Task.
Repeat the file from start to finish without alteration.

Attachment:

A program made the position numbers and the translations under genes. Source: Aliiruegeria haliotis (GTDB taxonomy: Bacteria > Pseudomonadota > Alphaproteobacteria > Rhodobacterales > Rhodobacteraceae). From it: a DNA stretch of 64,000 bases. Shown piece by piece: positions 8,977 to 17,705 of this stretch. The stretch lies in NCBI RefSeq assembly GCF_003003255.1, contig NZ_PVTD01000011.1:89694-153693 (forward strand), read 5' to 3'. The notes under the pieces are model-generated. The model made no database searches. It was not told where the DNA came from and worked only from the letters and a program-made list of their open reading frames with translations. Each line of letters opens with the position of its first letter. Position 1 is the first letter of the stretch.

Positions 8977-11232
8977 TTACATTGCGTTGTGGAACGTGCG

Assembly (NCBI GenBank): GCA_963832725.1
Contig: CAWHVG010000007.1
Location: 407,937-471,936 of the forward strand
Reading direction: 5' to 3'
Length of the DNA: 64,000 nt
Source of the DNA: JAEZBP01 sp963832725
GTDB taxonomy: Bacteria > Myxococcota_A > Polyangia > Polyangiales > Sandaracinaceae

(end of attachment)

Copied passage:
A program made the position numbers and the translations under genes. Source: Aliiruegeria haliotis (GTDB taxonomy: Bacteria > Pseudomonadota > Alphaproteobacteria > Rhodobacterales > Rhodobacteraceae). From it: a DNA stretch of 64,000 bases. Shown piece by piece: positions 8,977 to 17,705 of this stretch. The stretch lies in NCBI RefSeq assembly GCF_003003255.1, contig NZ_PVTD01000011.1:89694-153693 (forward strand), read 5' to 3'. The notes under the pieces are model-generated. The model made no database searches. It was not told where the DNA came from and worked only from the letters and a program-made list of their open reading frames with translations. Each line of letters opens with the position of its first letter. Position 1 is the first letter of the stretch.

Positions 8977-11232
8977 TTACATTGCGTTGTGGAACGTGCG

Assembly (NCBI GenBank): GCA_963832725.1
Contig: CAWHVG010000007.1
Location: 407,937-471,936 of the forward strand
Reading direction: 5' to 3'
Length of the DNA: 64,000 nt
Source of the DNA: JAEZBP01 sp963832725
GTDB taxonomy: Bacteria > Myxococcota_A > Polyangia > Polyangiales > Sandaracinaceae